Here is the debate I have been having with a colleague:We have a paper with an Lab whitepoint of approximately 95,0,-4 and we are using a BtoA0 table that is 33 x 33 x 33 elements.
One way to use a BtoA0 table is to work exclusively in a relative space where "white" corresponds to the point 100,0,0 and CMYK ink values of 0,0,0,0. In this case, before requesting a look-up of the ink values corresponding to a certain Lab value, the Lab value should be converted from absolute to relative (using a "wrong Von Kries transform" or other). This relative Lab value is looked up in the BtoA table to find the ink values. When printed on paper, the color will be modified by the background color of the paper and will appear "absolute" again.
For example, if you wanted to print the color 95,0,-4, before the color is looked up in the BtoA table, it is first converted to "relative" which would yield 100,0,0. The lookup table yields the corresponding ink values for this point: 0,0,0,0. When printed on paper, the actual color seen will be the background paper white of 95,0,-4.
Another way to work, and the way it appears Argyll works, is to skip the stage of converting colors from absolute to relative. The BtoA0 table and the pre-linearization table are adjusted so as to store absolute values. In this case, the pre-linearization matrix is adjusted so that the whitepoint of 95,0,-4 falls onto a matrix point in the 33x33x33 BtoA0 matrix. This white point is filled with ink data 0,0,0,0. When performing a look-up in the BtoA table, the absolute Lab color is searched for.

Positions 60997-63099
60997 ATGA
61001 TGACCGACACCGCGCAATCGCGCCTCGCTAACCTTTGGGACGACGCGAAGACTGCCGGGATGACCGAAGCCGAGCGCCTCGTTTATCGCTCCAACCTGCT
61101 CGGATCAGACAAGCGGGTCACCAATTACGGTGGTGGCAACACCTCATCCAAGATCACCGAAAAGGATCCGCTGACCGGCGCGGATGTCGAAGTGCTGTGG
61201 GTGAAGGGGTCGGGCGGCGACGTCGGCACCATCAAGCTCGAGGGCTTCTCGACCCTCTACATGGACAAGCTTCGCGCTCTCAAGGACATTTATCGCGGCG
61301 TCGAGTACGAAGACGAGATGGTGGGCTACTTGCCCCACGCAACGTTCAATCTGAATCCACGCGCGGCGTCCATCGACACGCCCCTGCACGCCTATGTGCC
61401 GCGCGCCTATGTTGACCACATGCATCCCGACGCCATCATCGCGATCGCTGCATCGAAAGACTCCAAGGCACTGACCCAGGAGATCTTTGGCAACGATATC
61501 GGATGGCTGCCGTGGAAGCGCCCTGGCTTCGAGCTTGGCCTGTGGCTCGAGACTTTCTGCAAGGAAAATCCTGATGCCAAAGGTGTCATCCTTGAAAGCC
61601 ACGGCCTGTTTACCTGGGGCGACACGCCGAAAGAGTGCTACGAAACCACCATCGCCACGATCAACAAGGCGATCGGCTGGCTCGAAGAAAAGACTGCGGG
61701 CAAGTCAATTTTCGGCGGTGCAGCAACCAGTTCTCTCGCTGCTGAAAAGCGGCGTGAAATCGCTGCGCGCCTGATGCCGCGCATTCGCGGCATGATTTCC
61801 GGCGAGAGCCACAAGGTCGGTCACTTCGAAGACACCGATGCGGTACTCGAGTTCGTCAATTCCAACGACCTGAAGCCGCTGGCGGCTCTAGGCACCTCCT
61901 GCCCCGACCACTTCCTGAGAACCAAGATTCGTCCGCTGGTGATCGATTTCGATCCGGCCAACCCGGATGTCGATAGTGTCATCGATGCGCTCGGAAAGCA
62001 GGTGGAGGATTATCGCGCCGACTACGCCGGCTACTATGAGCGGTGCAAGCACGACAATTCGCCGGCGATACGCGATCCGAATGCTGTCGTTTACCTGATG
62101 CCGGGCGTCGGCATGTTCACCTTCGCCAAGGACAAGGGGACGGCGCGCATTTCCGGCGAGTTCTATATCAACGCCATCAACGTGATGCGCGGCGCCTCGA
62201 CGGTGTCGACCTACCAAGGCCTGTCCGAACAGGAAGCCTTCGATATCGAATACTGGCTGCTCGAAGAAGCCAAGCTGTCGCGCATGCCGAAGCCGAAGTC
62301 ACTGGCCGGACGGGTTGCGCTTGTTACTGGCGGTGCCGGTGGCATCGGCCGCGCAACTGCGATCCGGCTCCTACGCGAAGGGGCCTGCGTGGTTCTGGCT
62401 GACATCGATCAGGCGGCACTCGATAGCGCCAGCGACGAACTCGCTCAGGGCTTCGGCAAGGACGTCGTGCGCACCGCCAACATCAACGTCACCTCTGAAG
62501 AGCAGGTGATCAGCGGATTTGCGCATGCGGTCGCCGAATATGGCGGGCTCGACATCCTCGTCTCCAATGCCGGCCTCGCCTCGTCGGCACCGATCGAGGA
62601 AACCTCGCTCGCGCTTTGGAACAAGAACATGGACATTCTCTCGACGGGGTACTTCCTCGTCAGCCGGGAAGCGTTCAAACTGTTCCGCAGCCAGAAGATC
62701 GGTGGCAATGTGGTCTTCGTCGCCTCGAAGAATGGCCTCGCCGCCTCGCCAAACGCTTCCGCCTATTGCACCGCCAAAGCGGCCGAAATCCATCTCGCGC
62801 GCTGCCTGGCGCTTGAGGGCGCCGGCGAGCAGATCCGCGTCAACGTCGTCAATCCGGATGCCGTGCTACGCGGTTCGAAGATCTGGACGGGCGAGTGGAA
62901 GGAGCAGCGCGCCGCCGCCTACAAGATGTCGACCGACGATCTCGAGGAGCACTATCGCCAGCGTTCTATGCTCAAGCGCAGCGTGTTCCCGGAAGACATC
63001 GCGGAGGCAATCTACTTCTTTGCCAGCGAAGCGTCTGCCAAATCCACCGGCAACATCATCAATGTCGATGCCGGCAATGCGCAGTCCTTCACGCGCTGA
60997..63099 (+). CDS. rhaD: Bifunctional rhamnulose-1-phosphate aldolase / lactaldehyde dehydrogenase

In this case, if you wanted to print the color 95,0,-4, you can directly look-up this absolute Lab color in the BtoA table. As before, the lookup table yields the corresponding ink values for this point: 0,0,0,0. When printed on paper, the actual color seen will be the background paper white of 95,0,-4.
Both of these approaches can be used to get the same correct result. I am wondering if people feel either if these is the correct approach to used as defined by the ICC spec.
Finally, I would love to hear how people believe RIPs that use these ICC profiles behave in practice concerning this issue.
-- John Weissberg PerfectProof - Accuracy Made Easy jw@xxxxxxxxxxxxxxxx